Multiphoton Microscopy

Authored by: Kert Edward

Handbook of Optical Sensors

Print publication date:  October  2014
Online publication date:  October  2014

Print ISBN: 9781439866856
eBook ISBN: 9781439866863
Adobe ISBN:

10.1201/b17641-12

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Abstract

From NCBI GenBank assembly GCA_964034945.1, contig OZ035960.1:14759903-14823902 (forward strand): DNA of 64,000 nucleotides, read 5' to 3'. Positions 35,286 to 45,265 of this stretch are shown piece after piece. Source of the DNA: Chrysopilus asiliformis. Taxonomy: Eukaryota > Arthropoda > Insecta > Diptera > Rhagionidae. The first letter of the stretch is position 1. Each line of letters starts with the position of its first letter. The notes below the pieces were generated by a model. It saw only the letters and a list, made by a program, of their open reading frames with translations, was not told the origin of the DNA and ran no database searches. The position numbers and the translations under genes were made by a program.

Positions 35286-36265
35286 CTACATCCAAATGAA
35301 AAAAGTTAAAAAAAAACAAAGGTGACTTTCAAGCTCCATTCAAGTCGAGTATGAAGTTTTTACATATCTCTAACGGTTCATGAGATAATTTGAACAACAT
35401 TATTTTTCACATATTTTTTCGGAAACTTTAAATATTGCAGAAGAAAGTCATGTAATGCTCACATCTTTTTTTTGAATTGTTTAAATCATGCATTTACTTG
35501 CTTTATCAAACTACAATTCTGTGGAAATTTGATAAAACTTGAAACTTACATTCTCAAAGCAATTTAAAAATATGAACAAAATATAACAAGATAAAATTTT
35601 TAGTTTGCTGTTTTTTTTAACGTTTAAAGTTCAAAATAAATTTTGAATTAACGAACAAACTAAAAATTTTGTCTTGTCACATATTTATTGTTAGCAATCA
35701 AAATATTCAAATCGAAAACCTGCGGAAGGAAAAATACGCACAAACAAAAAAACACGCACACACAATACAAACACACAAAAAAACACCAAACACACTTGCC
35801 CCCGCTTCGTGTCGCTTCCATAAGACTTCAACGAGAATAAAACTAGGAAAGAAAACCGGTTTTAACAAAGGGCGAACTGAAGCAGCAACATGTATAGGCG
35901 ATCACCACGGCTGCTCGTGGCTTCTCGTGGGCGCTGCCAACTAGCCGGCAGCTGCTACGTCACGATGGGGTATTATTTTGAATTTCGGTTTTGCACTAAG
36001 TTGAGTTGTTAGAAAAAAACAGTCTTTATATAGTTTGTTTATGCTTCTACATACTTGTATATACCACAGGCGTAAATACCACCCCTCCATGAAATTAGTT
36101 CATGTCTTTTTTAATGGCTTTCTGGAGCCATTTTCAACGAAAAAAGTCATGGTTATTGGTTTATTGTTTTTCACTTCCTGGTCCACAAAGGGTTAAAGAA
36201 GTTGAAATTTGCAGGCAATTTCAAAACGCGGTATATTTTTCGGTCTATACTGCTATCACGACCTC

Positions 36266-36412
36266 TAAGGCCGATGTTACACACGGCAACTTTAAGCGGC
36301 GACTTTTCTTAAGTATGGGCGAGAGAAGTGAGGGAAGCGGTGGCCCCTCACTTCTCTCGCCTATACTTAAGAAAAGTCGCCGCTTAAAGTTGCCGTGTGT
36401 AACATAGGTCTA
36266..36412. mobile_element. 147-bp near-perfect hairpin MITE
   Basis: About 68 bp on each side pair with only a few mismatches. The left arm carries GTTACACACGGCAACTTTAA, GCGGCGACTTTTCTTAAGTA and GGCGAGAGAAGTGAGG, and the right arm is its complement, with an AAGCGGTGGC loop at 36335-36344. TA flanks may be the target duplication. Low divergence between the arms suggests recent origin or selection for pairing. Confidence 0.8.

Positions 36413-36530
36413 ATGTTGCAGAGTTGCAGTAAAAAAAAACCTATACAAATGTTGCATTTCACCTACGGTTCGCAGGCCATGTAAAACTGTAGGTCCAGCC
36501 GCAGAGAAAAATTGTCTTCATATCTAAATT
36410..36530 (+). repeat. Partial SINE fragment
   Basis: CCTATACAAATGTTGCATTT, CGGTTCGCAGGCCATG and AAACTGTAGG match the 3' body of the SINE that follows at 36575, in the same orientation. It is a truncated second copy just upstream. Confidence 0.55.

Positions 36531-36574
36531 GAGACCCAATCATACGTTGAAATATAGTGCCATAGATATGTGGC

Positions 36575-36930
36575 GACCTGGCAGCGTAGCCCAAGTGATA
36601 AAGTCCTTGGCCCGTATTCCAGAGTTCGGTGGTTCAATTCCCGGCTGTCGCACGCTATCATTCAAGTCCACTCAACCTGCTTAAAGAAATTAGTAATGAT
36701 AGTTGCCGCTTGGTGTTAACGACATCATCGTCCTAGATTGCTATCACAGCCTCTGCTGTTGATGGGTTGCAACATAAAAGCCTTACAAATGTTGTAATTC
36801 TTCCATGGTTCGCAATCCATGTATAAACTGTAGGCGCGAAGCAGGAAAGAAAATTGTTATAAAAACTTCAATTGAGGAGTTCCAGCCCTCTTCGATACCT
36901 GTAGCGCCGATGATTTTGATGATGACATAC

Multiphoton microscopy (MPM) refers to a relatively new imaging technology whereby multiple photons are nearly simultaneously absorbed by a sample in the focal plane, resulting in the emission of a fluorescence signal. Since the probability of photon absorption is greatest in the excitation focal volume and negligibly small elsewhere, the procedure allows for inherent optical sectioning. This phenomenon was first predicted by Maria Göppert-Mayer in 1931 in her doctoral thesis (Göppert-Mayer 1931) but not verified until the 1960s by Franken et al. (1961) after the invention of the laser. This is due in par+t to the requirement of a very intense, temporally, and spatially confined coherent light source to maximize the likelihood of multiple photon absorption by a fluorophore (a molecule which fluoresces upon excitation). The most common example of a multiphoton system is the two-photon laser scanning fluorescence microscope that was first realized by Denk et al. (1990). Today, several commercial systems are available based on this initial prototype. In Figure 9.1, the LSM 7MP system from Zeiss is shown. In a typical system, a high power, high repetition rate (80–100 MHz) femtosecond laser is utilized in conjunction with a high numerical aperture (NA) objective, to achieve the required spatial and temporal photon confinement. This results in the near simultaneous absorption of two-photons in a subfemtoliter volume. Three-photon absorption is also possible; hence, the descriptive terminology of MPM is sometime used.

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